Leadership + Culture

The New Leader: ‘We Must Change’

Ford Motor Company is facing important decisions. Building competitive pressures, disruptive technological advances and major industry shifts require the 113-year-old company to innovate and implement the right ideas, faster. Its customers, employees and shareholders are looking to Ford’s leaders to choose the right direction to drive the company forward. It’s a monumental task and leaders at Ford recognize they can’t use yesterday’s top-down, hierarchical leadership methods.

“I truly believe in collaboration and inclusion as a way to lead a company forward,” says Jim Farley, CEO and chairman of Ford Europe.

Forces of Change

Farley describes how the automotive sector is changing rapidly. Global automakers are getting better and faster while luxury brands are crossing into the mainstream. Technology is quickly disrupting the industry. And, the automotive sector is moving from producing cars to supplying mobility. An asset like a car is unused for 90 percent of its time, while in contrast, the sharing economy and congestion of large cities has created an explosion of mobility as a service.

All of these pressure points are causing Ford to undergo a transformation. “We must change,” says Farley. “We can either keep on doing what we’ve done up until now and get the same results, or go in another direction and become a vibrant organization.”

Vibrancy. Adaptability. Agility. This ever-changing global business environment has top leaders rethinking how to lead and create more robust organizations. Ford is not alone as it seeks to thrive amidst unpredictable circumstances. Whether it’s changing workplace culture, encouraging more distributed decision making or working in more matrixed organizations, leaders are reporting working in new ways to create a more agile workforce and boost employee engagement.

New Environment

Knowledge Building + Networking
Leaders, like all employees, need spaces for privacy as well as socialization. The Leadership Community prototype at Steelcase provides a variety of these social spaces.

These new ways of working require an evolution of the workplace environment designed to support new leaders. And, forward-thinking organizations are recognizing how the work environment can be used as a tool to communicate cultural values to people within the organization.

At Xerox, corporate vice president Jacques Guers says the context of slow growth and strong competition has his company rediscovering the importance of the physical workspace to engage workers. “We travel less and have reduced our real-estate footprint,” says Guers, “making it important to fully-leverage our existing environment.”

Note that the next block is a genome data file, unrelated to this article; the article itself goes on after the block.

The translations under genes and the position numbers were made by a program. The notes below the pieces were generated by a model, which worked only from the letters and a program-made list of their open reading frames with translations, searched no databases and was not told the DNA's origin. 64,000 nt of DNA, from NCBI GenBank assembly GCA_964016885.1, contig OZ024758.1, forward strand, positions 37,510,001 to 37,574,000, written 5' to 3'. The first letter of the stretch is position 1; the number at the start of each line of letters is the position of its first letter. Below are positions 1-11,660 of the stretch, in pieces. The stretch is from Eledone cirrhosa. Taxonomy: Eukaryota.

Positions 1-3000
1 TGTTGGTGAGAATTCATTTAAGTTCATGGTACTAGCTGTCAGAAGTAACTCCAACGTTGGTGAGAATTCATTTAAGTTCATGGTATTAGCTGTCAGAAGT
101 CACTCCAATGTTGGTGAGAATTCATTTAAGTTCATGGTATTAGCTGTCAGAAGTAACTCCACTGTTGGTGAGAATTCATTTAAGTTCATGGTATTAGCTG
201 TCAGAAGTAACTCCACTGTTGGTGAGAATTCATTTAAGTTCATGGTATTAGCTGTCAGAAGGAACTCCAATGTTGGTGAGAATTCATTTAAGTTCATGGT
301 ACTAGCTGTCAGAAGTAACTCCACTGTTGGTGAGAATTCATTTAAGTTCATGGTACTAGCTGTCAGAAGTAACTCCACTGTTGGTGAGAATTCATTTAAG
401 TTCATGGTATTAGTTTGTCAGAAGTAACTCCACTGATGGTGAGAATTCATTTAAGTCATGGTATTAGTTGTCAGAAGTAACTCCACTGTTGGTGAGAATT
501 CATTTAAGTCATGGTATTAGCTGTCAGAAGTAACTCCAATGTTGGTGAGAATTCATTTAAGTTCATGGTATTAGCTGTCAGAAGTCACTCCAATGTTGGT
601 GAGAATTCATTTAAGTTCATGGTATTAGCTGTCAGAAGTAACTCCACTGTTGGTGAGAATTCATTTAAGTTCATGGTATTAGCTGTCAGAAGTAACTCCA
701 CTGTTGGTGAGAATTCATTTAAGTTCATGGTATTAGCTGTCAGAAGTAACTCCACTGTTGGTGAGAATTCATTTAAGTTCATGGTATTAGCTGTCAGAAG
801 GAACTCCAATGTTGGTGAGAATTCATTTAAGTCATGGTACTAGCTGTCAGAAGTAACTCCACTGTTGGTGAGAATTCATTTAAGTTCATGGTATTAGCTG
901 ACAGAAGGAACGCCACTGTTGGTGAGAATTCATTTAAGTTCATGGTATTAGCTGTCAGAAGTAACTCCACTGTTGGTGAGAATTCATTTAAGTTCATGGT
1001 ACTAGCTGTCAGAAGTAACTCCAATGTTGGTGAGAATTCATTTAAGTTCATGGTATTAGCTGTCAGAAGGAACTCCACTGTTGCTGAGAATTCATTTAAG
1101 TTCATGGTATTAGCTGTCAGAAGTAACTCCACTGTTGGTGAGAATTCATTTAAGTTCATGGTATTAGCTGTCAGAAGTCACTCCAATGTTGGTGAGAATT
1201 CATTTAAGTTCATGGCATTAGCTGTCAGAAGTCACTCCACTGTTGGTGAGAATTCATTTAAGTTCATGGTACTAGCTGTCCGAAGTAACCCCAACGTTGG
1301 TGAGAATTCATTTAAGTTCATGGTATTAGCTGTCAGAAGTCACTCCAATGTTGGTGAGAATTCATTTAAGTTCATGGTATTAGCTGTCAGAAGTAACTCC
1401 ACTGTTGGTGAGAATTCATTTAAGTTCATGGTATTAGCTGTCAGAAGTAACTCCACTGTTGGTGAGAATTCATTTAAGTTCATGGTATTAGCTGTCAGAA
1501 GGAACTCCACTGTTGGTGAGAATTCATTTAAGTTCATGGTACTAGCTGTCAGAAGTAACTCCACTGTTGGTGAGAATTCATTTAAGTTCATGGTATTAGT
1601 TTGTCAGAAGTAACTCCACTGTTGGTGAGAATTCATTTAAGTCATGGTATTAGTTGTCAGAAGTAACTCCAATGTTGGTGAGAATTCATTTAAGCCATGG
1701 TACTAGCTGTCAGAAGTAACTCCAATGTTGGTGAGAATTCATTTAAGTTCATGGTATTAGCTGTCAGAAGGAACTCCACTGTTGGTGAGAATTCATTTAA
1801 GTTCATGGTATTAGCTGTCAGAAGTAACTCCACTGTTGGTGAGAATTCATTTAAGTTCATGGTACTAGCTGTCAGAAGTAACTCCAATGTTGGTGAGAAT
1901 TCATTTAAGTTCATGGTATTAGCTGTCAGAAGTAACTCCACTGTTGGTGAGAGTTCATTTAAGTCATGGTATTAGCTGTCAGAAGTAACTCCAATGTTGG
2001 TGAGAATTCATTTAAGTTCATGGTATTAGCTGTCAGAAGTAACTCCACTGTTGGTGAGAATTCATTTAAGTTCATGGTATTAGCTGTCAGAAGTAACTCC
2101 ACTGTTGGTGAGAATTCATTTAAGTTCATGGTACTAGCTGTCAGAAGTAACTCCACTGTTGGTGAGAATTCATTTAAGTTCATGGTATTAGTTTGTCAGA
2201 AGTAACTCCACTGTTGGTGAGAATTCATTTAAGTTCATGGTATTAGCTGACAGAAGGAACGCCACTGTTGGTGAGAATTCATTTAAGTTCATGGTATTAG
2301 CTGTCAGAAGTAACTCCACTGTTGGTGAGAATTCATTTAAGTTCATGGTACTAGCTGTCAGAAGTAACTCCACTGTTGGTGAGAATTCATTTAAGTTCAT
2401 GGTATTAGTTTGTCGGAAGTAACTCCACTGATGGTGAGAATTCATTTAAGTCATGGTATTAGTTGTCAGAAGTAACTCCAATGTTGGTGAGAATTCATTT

Guers points to mobile technologies as another factor driving this new way of working. Smartphones, tablets and laptops allow leaders to work anywhere at anytime. There’s great benefit to this ability to work while on the move, but there are costs as well. Executives face even greater challenges in maintaining relationships and connections, especially in globally integrated organizations.

Physical space as a tool

A New Leadership Prototype
Instead of a private office, each resident executive in the new Leadership Community at Steelcase, has an open-plan workstation and shares access to enclosed private settings as needed.

The traditional executive office can be a barrier as well. “There is the culture and personality of the leader who needs to be physically seen by his workers, especially in moments of uncertainty,” says Guers. “To stay within a closed office is representative of an old management style. It signals you are protecting yourself, which is the worst style of management.”

At Ford Europe, Farley says their leadership space could do more to support innovation and the changes they need to implement.

“I have approximately 20 people who report to me and every time I wish to talk to them I need to walk through three solid doors to reach them and then another three to return. That’s six doors each time I make contact,” says Farley.

The Adecco Group France president Christophe Catoir agrees a physical workspace can send a message to employees. He says it’s necessary to think deeply about your space. “In France, we try to be modern by embracing open spaces and by providing friendly social spaces for employees to gather, but managers still keep their enclosed offices” At The Adecco Group in France the company culture is very relationship-driven and friendly, which translates into a workspace designed to foster emotional connections and social interaction.

Leaders need to be involved in how the workplace supports their people. Xavier Susterac, BASF senior vice president, Southern Europe, says project managers or consultants may not know the company’s or country’s culture and leaders need to pay attention to both. “It is essential to consider cultural backgrounds while designing workplaces. The challenge is to harmonize the company culture with the local cultures,” Susterac says.

Key design principles

Quiet Spaces